In 2014, by the modern and warped standards we have come to possess in this millennium, the sports year in Boston was terrible disappointment. Excluding the bye, the Patriots won one playoff round, which proved to be the same number the Bruins did. Of course, that was one more round than either the Celtics or Red Sox, who finished a combined 52 games under .500 and in fourth and fifth places, respectively.
Thank heavens for those shameless Philadelphia 76ers, eh?
Where the locals are now headed depends on the team, naturally, so here is a look at the state of the Bruins, Celtics, Patriots and Red Sox entering 2015 as we close the book on a championship-free 2014 in New England.
Current standing: Fifth in Atlantic Division, out of the playoffs.
Metaphorical injury status: Doubtful.
All together now: what the hell happened? Nine months ago, the Bruins finished with the best record in the NHL and seem in the midst of their most glorious years since the big, bad era of the early 1970s. Now they are plodding along in mediocrity, haunted by some bad contracts and the trading of Tyler Seguin, the second-highest draft pick the team has had in basically the last 30 years.
The other high pick the B’s had during that time? Joe Thornton. And they traded him away for a collection of inferior pieces, too.
The Bruins have two obvious, bigger-picture issues: the first is the state of their roster, which has deteriorated on the ice in the departure of people like Jarome Iginla and Johnny Boychuk, off the ice in the departures of folks like Shawn Thornton and Andrew Ference. They don’t have the same talent and they don’t have the same grit. Whether general manager Peter Chiarelli can address that remains to be seen as the season approaches, incredibly, its midway point.
The second issue? Even amid the personnel losses, this team should be playing better than it is. Were Claude Julien in the final year of a contract, we might all be rumbling about a coaching change. But given that the Bruins just extended him – good timing, eh? – everything suggests the Bruins are seeking an aggressive trade (or two?) leading up to the annual trading deadline.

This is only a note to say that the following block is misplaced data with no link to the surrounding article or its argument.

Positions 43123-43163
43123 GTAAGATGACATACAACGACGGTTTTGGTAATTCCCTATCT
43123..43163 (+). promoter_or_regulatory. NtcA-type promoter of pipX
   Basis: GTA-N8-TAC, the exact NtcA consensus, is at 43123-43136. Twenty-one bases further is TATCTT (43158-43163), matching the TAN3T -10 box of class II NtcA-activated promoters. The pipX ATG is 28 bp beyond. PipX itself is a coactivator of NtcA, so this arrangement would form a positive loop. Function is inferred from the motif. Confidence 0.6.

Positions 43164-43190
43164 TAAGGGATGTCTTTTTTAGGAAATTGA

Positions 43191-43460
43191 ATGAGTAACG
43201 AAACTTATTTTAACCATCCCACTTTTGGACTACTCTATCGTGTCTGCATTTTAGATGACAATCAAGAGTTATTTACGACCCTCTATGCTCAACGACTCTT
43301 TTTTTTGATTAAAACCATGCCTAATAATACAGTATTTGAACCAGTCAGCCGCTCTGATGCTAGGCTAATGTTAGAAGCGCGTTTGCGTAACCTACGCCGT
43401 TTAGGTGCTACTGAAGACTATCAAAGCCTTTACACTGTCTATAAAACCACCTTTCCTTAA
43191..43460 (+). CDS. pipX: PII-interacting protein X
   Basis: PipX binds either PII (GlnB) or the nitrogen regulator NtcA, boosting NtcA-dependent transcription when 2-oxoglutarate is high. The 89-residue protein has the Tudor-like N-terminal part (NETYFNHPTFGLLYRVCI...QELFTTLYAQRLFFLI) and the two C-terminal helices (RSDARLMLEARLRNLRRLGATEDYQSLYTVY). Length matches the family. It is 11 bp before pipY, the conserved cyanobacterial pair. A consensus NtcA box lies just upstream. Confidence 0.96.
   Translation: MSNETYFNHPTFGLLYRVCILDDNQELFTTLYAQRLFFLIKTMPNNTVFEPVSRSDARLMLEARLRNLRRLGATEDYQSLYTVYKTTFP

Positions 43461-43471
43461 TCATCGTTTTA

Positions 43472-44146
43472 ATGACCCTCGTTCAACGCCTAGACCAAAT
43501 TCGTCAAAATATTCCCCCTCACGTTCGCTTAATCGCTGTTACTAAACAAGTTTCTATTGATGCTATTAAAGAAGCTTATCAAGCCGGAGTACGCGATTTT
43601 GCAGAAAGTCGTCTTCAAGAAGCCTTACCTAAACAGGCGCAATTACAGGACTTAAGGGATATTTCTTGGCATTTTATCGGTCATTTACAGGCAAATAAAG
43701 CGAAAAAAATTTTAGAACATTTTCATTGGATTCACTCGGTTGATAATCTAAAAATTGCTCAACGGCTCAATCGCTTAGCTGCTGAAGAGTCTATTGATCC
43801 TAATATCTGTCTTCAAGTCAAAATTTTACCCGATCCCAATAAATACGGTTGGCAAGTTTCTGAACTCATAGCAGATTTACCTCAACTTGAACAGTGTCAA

If no deals can be made, the summer promises changes.
Current standing: Ninth in Eastern Conference, out of the playoffs.
Metaphorical injury status: Out.
Hilarious, right? The Celtics are basically as close to the playoffs as the Bruins are. (Think about that for a minute.) And yet, when it comes to the pursuit of a championship, the Celtics are so much farther away than every other team in town that it is not even worth discussing, partly because of the nature of basketball, partly because of the state of their roster.
And before anyone suggests otherwise, please. Stop. The Celtics weren’t good with Rajon Rondo, either. (The Dallas Mavericks have lost 2-of-3 since Rondo joined.) The C’s have some interesting young players who can serve a role on a team – Marcus Smart, Jared Sullinger, maybe even Avery Bradley and Kelly Olynyk – but the departure of Rondo leaves them especially undermanned in the short term, though that isn’t necessarily a bad thing.
Here’s the good news: all of those draft picks over the next three or four years, wherever they are. Danny Ainge isn’t always right, but he’s not dumb. In the NBA, the only way to get high lottery picks is to have the chance at them, so Ainge is simply stockpiling picks as if they were raffle tickets: the more you have, the better the chances. Maybe you’ll win something good. Maybe you won’t. But barring any other options, what are the choices?